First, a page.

## Abstract

We study basic properties of quiescent and rotating multipole-mode solitons supported by axially symmetric Bessel lattices in a medium with defocusing cubic nonlinearity. The solitons can be found in different rings of the lattice and are stable when the propagation constant exceeds the critical value, provided that the lattice is deep enough. In a high-power limit the multipole-mode solitons feature a multi-ring structure.

©2005 Optical Society of America

Two-dimensional (2D) spatial optical solitons of various types, supported by periodic lattices in nonlinear media, have recently attracted a great deal of attention. This was stimulated, first of all, by the possibility to create such solitons in photorefractive crystals, where an effective photonic lattice is induced by the linear-superposition pattern generated by laser beams illuminating the crystal in the ordinary polarization, while soliton is observed in the extraordinary polarization [1–7]. Optical lattice is also an important tool to study nonlinear pattern formation in Bose-Einstein condensates (BECs), where it can support multidimensional solitons, stabilizing them against collapse in self-attracting BECs [8].

Another possibility for the creation of 2D solitons is offered by a concentric lattice with the radial distribution of the intensity obeying the pattern of the Bessel function. Such a cylindrical lattice can be created by nondiffracting linear optical beams [9,10]. Several types of solitons in this setting have been studied theoretically, assuming focusing or defocusing nonlinearity of the medium [11–15]. In particular, *rotary solitons*, i.e., strongly localized wave packets rotating at a constant angular velocity in the Bessel lattice, are possible in the latter case [11], and stable vorticity-carrying ring-shaped (azimuthally uniform) solitons were predicted in the case of defocusing [12]. *Dipole-mode solitons* that may be regarded as bound states of two rotary ones, set at diametrically opposite positions in the same circular trough, were also predicted for the focusing nonlinearity [13].

A nontrivial possibility that has not been explored before and is the subject of the present work, is a possibility to construct stable multipole-mode solitons, featuring an azimuthal structure, in the system combining the cubic *defocusing* nonlinearity and a Bessel lattice (we stress once again that all the states in axially symmetric defocusing media considered thus far were uniform in the azimuthal direction). We aim to construct such patterns of two most fundamental types, viz., dipole- and quadrupole-mode solitons, both static and rotating, and investigate their stability.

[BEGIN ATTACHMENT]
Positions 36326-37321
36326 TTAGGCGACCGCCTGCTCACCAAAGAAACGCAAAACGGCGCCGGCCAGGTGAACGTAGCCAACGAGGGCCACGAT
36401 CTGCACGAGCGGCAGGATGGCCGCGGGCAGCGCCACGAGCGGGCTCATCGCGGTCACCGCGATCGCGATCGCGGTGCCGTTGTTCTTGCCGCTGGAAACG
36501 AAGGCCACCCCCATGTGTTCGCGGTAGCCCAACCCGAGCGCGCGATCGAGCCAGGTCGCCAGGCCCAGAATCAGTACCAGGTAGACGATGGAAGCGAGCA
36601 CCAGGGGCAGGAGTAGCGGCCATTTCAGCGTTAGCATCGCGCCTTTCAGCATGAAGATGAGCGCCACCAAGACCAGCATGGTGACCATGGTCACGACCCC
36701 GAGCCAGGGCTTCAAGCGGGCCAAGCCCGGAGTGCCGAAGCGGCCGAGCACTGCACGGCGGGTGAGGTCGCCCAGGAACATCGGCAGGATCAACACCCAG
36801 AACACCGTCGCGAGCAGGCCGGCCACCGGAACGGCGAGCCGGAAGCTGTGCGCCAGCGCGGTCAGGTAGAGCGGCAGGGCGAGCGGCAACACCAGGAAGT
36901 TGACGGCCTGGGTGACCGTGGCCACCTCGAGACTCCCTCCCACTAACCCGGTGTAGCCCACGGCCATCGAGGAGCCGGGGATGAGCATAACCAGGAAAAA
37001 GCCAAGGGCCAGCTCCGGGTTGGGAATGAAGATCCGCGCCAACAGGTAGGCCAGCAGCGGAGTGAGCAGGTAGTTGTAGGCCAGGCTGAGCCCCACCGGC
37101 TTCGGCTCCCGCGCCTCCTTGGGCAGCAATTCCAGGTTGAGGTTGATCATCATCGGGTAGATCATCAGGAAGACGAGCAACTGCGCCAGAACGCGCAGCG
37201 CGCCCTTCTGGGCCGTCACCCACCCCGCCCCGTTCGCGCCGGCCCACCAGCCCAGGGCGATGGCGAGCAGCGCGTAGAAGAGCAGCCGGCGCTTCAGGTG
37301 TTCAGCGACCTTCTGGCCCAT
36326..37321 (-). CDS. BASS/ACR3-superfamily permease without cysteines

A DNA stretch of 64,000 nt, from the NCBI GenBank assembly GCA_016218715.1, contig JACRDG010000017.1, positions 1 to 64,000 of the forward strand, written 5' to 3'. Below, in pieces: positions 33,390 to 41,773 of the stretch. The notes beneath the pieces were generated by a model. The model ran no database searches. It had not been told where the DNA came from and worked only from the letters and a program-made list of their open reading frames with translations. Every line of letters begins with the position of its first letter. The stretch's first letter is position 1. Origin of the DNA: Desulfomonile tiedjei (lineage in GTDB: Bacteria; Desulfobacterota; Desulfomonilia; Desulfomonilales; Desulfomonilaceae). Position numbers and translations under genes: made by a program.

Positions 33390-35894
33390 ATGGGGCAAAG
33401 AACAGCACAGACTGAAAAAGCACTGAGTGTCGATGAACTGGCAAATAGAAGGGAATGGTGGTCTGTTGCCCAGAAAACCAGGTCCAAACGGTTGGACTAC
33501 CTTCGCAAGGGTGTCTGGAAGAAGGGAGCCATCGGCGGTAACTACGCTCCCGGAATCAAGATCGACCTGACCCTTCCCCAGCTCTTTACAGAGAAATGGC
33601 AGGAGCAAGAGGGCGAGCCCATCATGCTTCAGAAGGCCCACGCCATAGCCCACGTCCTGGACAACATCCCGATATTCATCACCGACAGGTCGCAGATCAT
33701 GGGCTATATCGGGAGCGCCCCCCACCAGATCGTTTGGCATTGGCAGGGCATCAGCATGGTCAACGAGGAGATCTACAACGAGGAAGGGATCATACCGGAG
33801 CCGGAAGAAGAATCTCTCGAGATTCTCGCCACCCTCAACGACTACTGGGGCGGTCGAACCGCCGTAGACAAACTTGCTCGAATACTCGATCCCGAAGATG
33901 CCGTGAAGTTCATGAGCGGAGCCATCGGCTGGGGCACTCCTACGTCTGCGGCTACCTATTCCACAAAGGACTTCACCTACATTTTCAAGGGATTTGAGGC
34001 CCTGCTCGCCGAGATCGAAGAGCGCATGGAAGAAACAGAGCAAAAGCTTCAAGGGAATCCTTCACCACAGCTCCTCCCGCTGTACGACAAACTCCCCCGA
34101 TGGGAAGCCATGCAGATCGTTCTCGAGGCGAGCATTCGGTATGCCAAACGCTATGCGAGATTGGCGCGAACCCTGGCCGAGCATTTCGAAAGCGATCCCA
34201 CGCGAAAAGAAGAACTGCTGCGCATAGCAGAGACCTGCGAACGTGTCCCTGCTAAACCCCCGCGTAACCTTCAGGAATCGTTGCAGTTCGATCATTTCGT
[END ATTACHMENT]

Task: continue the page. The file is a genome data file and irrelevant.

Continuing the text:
The concept of multi-pole solitons in two dimensions was first explored in Refs [16,17], where stabilization of complex multi-pole structures was achieved due to XPM (cross-phase-modulation) coupling with a nodeless component in a vectorial (two-component) system. However, such solitons require *a focusing* saturable nonlinearity for their existence.

Following Refs. [11–15], we assume that an optical beam propagates along the *ξ* axis in a bulk medium with defocusing cubic nonlinearity and imprinted transverse modulation of refractive index. This setting is described by the nonlinear Schrödinger equation for the complex field amplitude *q*:

In Eq. (1), the longitudinal *ξ* and transverse *η,ζ* coordinates are scaled to the diffraction length and the width of the input beam, respectively, and *p* measures the depth of the optical lattice. We suppose that optical lattice is created by a first-order Bessel beam, whose field is given by *J*
_{1}[(2*b*
_{lin})^{1/2}
*r*]exp(-*ib*
_{linξ} + *iϕ*), where *r*
^{2} = *η*
^{2}+*ζ*
^{2}, *ϕ* is the azimuthal angle, and *b*
_{lin} determines the transverse scale of the lattice. Accordingly the lattice profile is determined by the beam intensity in the form of *R*(*η, ζ*) = ${J}_{1}^{2}$[(2*b*
_{lin})^{1/ 2}
*r*].

Nondiffracting Bessel beams of different orders can be created experimentally in a number of ways, including illumination through a narrow annular slit placed in the focal plane of a lens or axicon, or by dint of holographic techniques [9,10]. The interaction of beams with the orthogonal polarizations in a nonlinear medium can be utilized for guiding spatial solitons in the concentric lattice. In particular, a Bessel photonic lattice can be induced by an ordinarily polarized nondiffracting beam in a photorefractive medium, while the soliton propagates in the extraordinary polarization. Because of the strong anisotropy of the nonlinear response, the Bessel beam does not feel the material nonlinearity and thus remains undistorted, while the extraordinarily polarized probe beam experiences strong nonlinearity.